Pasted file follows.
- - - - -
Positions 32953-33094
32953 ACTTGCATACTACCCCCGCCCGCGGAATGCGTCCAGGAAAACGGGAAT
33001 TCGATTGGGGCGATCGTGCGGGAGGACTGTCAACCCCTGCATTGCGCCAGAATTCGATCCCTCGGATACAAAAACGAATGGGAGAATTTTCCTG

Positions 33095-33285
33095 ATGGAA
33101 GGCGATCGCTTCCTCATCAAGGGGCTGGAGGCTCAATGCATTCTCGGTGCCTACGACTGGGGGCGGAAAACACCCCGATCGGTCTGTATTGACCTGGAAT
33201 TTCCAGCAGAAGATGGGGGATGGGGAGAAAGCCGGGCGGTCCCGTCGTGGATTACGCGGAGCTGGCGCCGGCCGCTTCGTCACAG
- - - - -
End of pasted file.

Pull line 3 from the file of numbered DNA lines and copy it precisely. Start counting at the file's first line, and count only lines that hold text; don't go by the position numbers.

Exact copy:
33001 TCGATTGGGGCGATCGTGCGGGAGGACTGTCAACCCCTGCATTGCGCCAGAATTCGATCCCTCGGATACAAAAACGAATGGGAGAATTTTCCTG